Governance is the central issue for water resources, especially in the light of water scarcity and environmental change, and is critical for maximizing available opportunities. Threats to good management and regional cooperation include climate variability (with droughts over the past 30 years) because it results in a decrease in water availability and an increase in competition over water, political instability, and low priority given to water and sanitation in terms of investment in infrastructure and maintenance. The high rates of population growth and subsequent increased demand from the agricultural and domestic sectors for freshwater resources, have increased the pressure on the resources, even in areas like Central Africa with its relative abundance of water resources. There is the possibility that increasing water scarcity may lead to water-related conflicts.
Implementation and enforcement
The lack of, or weak, regulatory instruments, institutional frameworks and human capacity make realizing policy objectives a challenge. For example, in Central Africa, legislation for water management is not only weak but also difficult to enforce. In several countries, the implementation and enforcement of law and policy is a problem. In Cameroon, for example, the Environmental and Water Management Law (1996), which aims at protecting continental and maritime waters, is still awaiting its implementation.
Water resource management
Water-sector reforms have been constrained by various factors, including internal resistance from executives of institutions, the lack of political will, frequent changes in government, and dependence on development partners to find the resources for the reforms. Other common obstacles for effective water resource management are the fragmentation of water management administration among various institutions, the absence of mechanisms for coordination, inadequate institutional capacity and resources, and the lack of an integrated approach towards water management.
Some countries lack adequate organizational frameworks to achieve sustainable water management. Burundi, for example, has no water authority to coordinate water-related activities; management and conservation are shared among nine ministries, which tend to compete with rather than complement each other. The extended civil war – over 12 years – affected donor funding, financing and organizational and institutional development. This has resulted in a decline in water quality, delivery services and management capacity in the country.
One of the biggest challenges, that must be addressed if the targets of the Africa Water Vision and the Millennium Development Goals (MDGs) are to be met, is the lack of adequate human (technical and managerial), financial and material resources water authorities face, in particular as this relates to planning and implementing water and sanitation policies and programs. There is generally a lack of know-how and institutional "strength", particularly in the area of integrated water resources management (IWRM), and this has limited the success of water resource management initiatives. Africa is also faced with the problem of retaining trained and highly skilled personnel, as many leave to work in countries where financial rewards and research opportunities are offered.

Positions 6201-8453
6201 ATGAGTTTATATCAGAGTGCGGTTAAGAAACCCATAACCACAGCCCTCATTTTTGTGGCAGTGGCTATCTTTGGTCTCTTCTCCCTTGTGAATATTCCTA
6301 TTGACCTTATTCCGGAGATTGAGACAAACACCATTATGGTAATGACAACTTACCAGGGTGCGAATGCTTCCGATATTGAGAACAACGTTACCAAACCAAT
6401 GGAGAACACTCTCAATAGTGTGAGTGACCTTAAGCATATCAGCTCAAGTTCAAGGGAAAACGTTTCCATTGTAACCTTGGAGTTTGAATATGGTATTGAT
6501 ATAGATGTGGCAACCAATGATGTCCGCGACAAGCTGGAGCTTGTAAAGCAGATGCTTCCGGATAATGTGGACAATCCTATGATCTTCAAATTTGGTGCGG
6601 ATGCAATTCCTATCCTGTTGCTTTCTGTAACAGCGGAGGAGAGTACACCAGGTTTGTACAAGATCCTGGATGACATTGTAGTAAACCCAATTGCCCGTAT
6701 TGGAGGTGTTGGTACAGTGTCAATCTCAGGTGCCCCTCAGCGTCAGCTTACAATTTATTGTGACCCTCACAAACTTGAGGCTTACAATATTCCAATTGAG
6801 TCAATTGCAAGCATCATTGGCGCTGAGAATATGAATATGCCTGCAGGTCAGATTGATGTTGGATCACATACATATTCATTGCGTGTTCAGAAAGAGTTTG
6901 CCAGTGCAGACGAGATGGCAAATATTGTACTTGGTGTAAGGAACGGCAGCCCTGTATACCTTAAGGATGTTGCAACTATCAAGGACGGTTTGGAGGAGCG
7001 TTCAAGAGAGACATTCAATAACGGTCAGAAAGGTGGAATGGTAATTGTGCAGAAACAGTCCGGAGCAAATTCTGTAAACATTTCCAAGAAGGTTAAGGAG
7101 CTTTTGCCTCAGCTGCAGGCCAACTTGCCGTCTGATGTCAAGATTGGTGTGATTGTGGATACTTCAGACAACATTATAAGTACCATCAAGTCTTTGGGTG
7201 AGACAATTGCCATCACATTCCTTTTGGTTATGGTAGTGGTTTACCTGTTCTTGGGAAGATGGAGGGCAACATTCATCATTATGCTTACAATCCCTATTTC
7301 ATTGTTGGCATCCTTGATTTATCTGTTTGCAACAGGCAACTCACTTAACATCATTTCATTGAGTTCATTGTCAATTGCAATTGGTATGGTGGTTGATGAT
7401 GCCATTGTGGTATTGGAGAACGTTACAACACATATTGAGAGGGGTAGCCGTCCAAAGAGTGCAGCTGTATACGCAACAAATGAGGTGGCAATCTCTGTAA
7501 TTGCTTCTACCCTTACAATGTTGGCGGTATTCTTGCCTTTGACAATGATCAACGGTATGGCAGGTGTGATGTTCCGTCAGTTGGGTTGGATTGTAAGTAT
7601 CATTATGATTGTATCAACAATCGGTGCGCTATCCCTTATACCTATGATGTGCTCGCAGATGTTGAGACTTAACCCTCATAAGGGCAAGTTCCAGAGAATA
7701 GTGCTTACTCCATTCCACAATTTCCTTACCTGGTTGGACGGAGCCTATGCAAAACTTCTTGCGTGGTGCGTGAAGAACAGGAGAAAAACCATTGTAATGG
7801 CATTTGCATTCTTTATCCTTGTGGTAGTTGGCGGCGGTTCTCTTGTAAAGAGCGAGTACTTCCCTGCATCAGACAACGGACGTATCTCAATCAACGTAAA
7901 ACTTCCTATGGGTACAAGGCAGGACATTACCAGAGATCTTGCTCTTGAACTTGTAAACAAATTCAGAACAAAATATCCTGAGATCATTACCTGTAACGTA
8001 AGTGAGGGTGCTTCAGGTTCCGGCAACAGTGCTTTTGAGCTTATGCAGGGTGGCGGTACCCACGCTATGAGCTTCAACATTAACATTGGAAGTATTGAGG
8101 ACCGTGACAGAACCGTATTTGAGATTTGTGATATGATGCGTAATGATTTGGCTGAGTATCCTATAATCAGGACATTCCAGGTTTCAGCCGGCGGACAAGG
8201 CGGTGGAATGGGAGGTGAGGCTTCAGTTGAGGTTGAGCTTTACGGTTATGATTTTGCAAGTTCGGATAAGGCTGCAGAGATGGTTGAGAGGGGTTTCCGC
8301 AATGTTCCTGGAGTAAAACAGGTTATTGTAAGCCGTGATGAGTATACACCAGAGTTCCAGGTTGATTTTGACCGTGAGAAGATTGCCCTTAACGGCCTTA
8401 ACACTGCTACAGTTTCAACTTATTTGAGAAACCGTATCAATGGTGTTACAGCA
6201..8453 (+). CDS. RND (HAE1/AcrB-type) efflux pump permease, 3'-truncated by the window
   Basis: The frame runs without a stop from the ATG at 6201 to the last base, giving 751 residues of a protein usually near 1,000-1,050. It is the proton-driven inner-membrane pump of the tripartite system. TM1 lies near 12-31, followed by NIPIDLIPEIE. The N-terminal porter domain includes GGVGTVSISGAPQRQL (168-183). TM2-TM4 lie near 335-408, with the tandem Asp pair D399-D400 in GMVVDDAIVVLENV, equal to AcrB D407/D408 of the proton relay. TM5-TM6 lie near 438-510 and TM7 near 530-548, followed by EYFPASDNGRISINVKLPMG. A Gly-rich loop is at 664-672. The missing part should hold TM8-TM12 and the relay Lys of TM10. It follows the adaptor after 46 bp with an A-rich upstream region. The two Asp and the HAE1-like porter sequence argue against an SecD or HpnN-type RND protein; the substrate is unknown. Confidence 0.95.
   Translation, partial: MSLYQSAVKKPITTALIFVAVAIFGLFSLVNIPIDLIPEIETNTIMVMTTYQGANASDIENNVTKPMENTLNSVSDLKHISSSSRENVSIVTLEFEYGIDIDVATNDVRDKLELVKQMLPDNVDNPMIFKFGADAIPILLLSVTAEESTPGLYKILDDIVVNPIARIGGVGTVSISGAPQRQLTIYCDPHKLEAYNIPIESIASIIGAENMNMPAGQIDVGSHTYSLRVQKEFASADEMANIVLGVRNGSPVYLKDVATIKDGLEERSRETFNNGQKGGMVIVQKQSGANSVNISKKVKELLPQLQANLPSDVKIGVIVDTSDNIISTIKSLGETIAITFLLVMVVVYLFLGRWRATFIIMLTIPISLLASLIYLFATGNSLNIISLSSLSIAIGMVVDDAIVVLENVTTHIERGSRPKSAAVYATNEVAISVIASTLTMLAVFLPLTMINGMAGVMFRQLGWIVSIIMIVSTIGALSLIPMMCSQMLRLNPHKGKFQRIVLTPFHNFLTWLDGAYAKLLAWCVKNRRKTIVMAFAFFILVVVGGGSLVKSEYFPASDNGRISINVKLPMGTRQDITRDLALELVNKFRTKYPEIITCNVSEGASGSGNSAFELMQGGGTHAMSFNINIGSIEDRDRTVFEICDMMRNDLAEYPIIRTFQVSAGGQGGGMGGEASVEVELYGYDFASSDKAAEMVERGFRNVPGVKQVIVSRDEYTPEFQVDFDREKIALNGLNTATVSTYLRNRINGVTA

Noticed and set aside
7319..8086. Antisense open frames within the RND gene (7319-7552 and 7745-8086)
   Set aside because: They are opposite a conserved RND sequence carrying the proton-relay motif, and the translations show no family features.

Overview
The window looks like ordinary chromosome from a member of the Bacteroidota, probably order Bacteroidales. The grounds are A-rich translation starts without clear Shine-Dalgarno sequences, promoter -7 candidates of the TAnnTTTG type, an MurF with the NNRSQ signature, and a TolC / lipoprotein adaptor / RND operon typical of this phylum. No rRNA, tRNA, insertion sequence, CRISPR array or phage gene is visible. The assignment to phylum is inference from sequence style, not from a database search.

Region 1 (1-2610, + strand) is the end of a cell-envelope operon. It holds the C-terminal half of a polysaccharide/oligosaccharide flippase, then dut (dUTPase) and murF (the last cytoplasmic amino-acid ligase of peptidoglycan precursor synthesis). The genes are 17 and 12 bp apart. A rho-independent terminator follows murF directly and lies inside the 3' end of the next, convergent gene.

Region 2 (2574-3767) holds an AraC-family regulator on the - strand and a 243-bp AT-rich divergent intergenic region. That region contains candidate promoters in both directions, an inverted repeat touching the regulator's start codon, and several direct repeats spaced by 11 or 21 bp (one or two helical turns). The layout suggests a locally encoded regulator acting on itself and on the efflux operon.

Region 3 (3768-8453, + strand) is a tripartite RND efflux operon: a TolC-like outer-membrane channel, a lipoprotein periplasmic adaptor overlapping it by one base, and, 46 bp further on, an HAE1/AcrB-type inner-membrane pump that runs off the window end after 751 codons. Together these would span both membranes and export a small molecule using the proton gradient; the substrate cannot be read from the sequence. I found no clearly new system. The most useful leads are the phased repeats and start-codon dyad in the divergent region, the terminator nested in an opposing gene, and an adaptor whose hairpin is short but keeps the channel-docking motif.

Information generation and management
A key limitation at national, sub-regional and regional levels that is linked to inadequate financial and human capacity is the lack of adequate and good quality data on water resources. Good quality data is a prerequisite for effective and sustainable water resource management.
Water-related data and information are often too general or of poor quality, due to inconsistencies or the period over which the records were compiled. Data gaps may also result from disruptions to management from conflict or lack of funds. In Uganda, for example, there is a paucity of data on the quality of the country’s surface and groundwater. In Ethiopia, there is a clear need for more detailed groundwater data, and in Central Africa, hydrometric monitoring networks need to be revitalized. Another obstacle is the shortage of facilities and of skilled people at various levels to collect and analyze the information and data for longer-term water management.
There is generally an information bias towards water quantity against quality. Information on groundwater resources is also less detailed and accurate in comparison with surface water resources. More information is needed in the areas of climate variability and change, water pollution and environmental flow. More and longer-term time-series of data and analyses are also needed, and what still needs to be resolved is the often restricted access to databases and the limited sharing of transboundary information. Better governance systems which increase opportunities for participation, accountability and transparency may help correct this information bias.
Another area in which there is a lack of knowledge is in early warning and disaster management. Fluctuations in rainfall, pollution of water sources and so on, have implications for food security, human and livestock health, and general economic opportunity, and thus need to be carefully monitored. Early warning gives users the opportunity to avoid harm and find alternatives.
- Chenje, M. (ed. 2000). State of the Environment Zambezi Basin 2000. Southern African Development Community/IUCN – The World Conservation Union / Zambezi River Authority / Southern African Research and Documentation Centre, Maseru/Lusaka/Harare.ISBN: 1779100094.
- GWP, 2006. Eastern Africa Regional Profile. Global Water Partnership.
- UNEP, 2006. Africa Environment Outlook 2
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